…what they mean is that they shouldn’t because they have a policy against it…
Anyway, Gizmodo used a Freedom of Information Act request and got a hold of 35,000 images that US Marshalls in a courthouse in Florida saved. This technology is less sophisticated that the ones being used by the TSA, but like those images, these ones were not supposed to be capable of being saved, either:
While the fidelity of the scans from this machine are of surprisingly low resolution, especially compared to the higher resolution “naked scanners” using the potentially harmful x-ray backscatter technology, the TSA and other government agencies have repeatedly touted the quality of “Advanced Imaging Technology” while simultaneously assuring customers that operators “cannot store, print, transmit or save the image, and the image.” According to the TSA—and of course other agencies—images from the scanners are “automatically deleted from the system after it is cleared by the remotely located security officer.” Whatever the stated policy, it’s clear that it is trivial for operators to save images and remove them for distribution if they choose not to follow guidelines or that other employees could remove images that are inappropriately if accidentally stored.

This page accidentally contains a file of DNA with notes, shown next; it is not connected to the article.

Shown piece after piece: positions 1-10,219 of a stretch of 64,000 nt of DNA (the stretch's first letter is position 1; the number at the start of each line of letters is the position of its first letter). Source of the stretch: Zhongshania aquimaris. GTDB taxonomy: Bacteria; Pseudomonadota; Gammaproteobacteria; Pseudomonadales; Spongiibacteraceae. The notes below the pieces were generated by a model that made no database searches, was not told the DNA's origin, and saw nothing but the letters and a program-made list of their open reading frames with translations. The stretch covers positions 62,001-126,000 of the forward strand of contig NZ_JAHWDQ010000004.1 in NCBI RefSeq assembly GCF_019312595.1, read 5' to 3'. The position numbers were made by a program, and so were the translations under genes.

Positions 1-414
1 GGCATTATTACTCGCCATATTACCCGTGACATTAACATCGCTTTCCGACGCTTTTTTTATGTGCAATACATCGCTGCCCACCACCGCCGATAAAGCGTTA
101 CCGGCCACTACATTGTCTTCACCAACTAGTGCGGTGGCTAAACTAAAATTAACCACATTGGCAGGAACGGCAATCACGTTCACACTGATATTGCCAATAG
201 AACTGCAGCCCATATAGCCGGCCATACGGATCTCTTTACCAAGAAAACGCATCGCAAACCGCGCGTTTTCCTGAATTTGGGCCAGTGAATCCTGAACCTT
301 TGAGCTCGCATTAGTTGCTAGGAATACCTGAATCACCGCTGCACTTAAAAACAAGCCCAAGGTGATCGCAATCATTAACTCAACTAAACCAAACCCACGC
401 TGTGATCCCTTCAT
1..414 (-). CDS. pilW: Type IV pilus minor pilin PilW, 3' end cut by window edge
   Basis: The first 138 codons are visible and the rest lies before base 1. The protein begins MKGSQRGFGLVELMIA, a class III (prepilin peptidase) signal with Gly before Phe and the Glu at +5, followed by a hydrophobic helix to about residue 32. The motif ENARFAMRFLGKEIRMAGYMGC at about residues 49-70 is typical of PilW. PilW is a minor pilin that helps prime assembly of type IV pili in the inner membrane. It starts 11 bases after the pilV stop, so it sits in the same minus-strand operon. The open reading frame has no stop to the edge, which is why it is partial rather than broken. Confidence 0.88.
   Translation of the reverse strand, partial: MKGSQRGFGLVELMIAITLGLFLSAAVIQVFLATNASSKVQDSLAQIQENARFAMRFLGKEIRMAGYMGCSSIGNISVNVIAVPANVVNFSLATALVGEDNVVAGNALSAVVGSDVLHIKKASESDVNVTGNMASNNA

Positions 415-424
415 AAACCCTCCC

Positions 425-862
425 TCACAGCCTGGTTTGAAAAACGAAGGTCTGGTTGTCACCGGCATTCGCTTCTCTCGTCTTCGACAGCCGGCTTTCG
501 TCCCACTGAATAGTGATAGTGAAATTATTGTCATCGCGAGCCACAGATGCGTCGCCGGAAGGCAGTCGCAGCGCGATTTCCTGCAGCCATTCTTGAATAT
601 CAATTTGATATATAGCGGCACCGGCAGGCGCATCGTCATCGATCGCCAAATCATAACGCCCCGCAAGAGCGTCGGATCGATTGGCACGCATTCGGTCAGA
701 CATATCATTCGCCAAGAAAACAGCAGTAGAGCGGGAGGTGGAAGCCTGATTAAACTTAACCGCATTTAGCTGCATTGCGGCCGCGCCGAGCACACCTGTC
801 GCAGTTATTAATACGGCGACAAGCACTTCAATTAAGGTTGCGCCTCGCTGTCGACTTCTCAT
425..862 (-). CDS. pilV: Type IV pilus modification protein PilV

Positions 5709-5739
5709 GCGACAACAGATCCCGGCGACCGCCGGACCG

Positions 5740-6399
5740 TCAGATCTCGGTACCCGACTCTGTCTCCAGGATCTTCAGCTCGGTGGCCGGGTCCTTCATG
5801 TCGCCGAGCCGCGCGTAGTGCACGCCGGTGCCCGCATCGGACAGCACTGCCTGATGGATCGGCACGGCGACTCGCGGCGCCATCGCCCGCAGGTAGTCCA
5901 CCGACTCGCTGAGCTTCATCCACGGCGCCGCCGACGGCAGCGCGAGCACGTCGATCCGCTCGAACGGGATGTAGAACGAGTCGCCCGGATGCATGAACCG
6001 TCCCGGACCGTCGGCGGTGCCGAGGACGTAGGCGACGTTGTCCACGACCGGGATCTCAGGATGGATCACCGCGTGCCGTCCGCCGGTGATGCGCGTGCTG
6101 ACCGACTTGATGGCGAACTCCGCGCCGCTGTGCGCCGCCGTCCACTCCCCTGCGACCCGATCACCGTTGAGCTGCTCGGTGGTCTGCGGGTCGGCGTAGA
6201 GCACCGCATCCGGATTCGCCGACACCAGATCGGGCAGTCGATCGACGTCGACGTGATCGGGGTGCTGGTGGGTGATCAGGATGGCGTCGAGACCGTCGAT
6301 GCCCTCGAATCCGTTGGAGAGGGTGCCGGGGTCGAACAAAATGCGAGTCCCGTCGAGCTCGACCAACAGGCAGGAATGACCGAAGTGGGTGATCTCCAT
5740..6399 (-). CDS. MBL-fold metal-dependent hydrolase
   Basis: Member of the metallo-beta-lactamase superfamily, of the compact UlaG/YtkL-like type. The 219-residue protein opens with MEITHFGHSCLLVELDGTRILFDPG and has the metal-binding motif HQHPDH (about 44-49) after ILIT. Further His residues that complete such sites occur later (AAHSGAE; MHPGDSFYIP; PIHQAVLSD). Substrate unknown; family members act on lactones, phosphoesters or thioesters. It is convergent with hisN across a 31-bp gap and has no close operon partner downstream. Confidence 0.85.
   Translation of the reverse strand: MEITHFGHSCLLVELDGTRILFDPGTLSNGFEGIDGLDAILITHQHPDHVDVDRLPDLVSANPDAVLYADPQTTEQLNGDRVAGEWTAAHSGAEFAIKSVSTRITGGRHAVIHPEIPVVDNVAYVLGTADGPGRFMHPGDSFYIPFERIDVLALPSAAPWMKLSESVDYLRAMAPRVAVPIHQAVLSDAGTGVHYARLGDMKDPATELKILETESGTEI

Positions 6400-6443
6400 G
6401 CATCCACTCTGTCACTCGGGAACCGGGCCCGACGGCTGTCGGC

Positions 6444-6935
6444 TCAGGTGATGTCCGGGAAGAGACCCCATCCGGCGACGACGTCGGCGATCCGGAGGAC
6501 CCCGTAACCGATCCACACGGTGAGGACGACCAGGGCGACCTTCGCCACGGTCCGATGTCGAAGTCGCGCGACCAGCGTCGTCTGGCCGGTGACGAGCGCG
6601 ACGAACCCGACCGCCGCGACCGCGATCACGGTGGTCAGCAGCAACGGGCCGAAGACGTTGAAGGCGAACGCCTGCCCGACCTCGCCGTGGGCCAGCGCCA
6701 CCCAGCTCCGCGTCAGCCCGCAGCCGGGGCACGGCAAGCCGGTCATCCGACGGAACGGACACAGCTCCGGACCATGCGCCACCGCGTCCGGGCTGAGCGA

Looking forward to seeing your vacation pictures, the TSA says Happy Flying.